It is reasonable to assume that spatial practice, representations of space and representational spaces contribute in different ways to the production of space according to their qualities and attributes, according to the society or mode of production in question, and according to the historical period. Relations between the three moments of the perceived, the conceived and the lived are never either simple or stable, nor are they ‘positive’ in the sense in which this term might be opposed to ‘negative’, to the indecipherable, the unsaid, the prohibited, or the unconscious. Are these moments and their interconnections in fact conscious? Yes — but at the same time they are disregarded or misconstrued. Can they be described as ‘unconscious’? Yes again, because they are generally unknown, and because analysis is able – though not always without error — to rescue them from obscurity. The fact is, however, that these relationships have always had to be given utterance, which is not the same thing as being known – even ‘unconsciously’.

The Production of Space trans. by Donald Nicholson-Smith (Oxford: Blackwell, 1991) P.46



“Literature,” thought of as the interruption of myth, merely communicates – in the sense that what it puts into play, sets to work, and destines to unworking, is nothing but communication itself, the passage from one to another, the sharing of one by the other.  What is at stake in literature is not just literature: in this, it is unlike myth, which communicates only itself, communicating its communion.

[…] literature inscribes being-in-common, being for others and through others.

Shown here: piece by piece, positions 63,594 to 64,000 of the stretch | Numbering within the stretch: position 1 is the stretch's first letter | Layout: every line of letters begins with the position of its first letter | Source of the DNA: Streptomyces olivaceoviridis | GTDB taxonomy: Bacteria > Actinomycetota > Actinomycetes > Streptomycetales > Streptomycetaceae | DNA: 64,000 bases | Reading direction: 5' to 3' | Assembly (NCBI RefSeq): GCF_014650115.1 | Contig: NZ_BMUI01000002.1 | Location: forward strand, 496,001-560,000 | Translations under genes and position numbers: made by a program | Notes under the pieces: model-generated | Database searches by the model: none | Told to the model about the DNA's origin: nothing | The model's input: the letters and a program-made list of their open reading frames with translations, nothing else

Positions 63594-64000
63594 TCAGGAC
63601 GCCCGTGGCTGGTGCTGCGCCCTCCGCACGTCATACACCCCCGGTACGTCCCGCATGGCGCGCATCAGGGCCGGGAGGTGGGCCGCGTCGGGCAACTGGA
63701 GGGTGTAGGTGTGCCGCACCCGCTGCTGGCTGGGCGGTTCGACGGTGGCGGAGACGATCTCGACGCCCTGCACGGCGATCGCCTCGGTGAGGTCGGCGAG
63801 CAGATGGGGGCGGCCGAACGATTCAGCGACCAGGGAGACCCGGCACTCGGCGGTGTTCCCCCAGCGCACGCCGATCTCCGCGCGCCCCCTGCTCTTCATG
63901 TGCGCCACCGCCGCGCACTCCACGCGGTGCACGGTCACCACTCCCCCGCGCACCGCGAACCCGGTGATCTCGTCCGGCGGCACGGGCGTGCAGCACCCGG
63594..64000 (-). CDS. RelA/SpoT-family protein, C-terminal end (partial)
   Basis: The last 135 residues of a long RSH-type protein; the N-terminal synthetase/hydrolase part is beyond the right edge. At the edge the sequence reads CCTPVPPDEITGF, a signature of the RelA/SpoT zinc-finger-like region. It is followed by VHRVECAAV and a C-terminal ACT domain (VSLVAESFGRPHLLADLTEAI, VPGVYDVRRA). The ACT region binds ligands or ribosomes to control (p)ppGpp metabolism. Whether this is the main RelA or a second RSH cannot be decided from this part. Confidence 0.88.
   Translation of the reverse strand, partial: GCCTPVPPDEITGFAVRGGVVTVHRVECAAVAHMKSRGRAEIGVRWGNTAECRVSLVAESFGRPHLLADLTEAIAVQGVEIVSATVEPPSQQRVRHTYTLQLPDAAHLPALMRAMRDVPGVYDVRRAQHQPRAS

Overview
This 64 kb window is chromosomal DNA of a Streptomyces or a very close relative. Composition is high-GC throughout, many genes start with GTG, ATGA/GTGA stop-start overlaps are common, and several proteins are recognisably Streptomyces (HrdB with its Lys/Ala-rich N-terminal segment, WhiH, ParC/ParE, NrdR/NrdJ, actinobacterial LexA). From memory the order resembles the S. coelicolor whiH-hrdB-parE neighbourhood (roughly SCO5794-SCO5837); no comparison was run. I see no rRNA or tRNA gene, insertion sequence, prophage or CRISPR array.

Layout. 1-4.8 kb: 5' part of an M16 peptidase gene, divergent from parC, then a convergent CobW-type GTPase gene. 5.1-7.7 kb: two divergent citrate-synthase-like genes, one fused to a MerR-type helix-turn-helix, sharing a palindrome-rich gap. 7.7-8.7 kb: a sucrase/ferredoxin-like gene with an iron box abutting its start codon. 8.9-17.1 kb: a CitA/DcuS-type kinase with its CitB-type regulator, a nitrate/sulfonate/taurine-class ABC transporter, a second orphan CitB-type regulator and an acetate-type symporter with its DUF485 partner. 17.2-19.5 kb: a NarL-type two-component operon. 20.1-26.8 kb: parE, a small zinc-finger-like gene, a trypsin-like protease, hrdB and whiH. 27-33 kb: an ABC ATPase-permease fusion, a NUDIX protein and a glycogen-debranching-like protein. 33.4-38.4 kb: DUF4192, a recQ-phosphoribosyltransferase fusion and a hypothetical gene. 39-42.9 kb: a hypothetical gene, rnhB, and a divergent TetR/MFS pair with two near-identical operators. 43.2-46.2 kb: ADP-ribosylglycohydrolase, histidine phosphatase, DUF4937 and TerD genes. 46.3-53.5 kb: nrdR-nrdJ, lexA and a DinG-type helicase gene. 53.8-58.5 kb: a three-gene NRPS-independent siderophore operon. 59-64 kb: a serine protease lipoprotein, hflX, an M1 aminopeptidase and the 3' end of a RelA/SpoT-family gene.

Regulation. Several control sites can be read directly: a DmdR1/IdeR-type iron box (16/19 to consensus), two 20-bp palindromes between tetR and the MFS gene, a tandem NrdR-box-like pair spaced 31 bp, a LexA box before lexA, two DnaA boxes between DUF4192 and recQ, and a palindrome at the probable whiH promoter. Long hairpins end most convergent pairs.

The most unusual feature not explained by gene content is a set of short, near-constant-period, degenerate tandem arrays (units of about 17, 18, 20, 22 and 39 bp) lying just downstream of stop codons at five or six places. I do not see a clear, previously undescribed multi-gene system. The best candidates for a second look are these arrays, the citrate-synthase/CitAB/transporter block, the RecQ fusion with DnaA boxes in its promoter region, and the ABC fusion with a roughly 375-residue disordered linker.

The Inoperative Community, ed. by Peter Connor, trans. by Peter Conner, Lisa Garbus, Michael Holland, and Simona Sawhney (Minneapolis: University of Minnesota Press, 1991), pp. 65-6.


I am an idiot by the suppression of thought, by the malformation of thought; I am vacant by the stupefaction of my tongue. […]

All the terms in which I choose to think are for me TERMS in the literal sense of the word, that is, true terminations, borders of my mental          , of all the states to which I have subjected my thinking. I am truly LOCALIZED by my terms, and if I say that I am LOCALIZED by my terms, I means that I do not recognize them as valid in my thought. I am truly paralyzed by my terms, by a series of terminations. And however ELSEWHERE my thought may be at these moments, I have no choice but to bring it out through these terms, however contradictory to itself, however parallel, however ambiguous they may be, or pay the penalty of no longer being able to think. […]

What I lack is words that correspond to each minute of my state of mind.

‘The Nerve Meter’, in Antonin Artaud: Selected Writings, ed. by Susan Sontag, trans. by Helen Weaver (Berkeley and Los Angeles: University of California Press, 1976), pp. 83-84.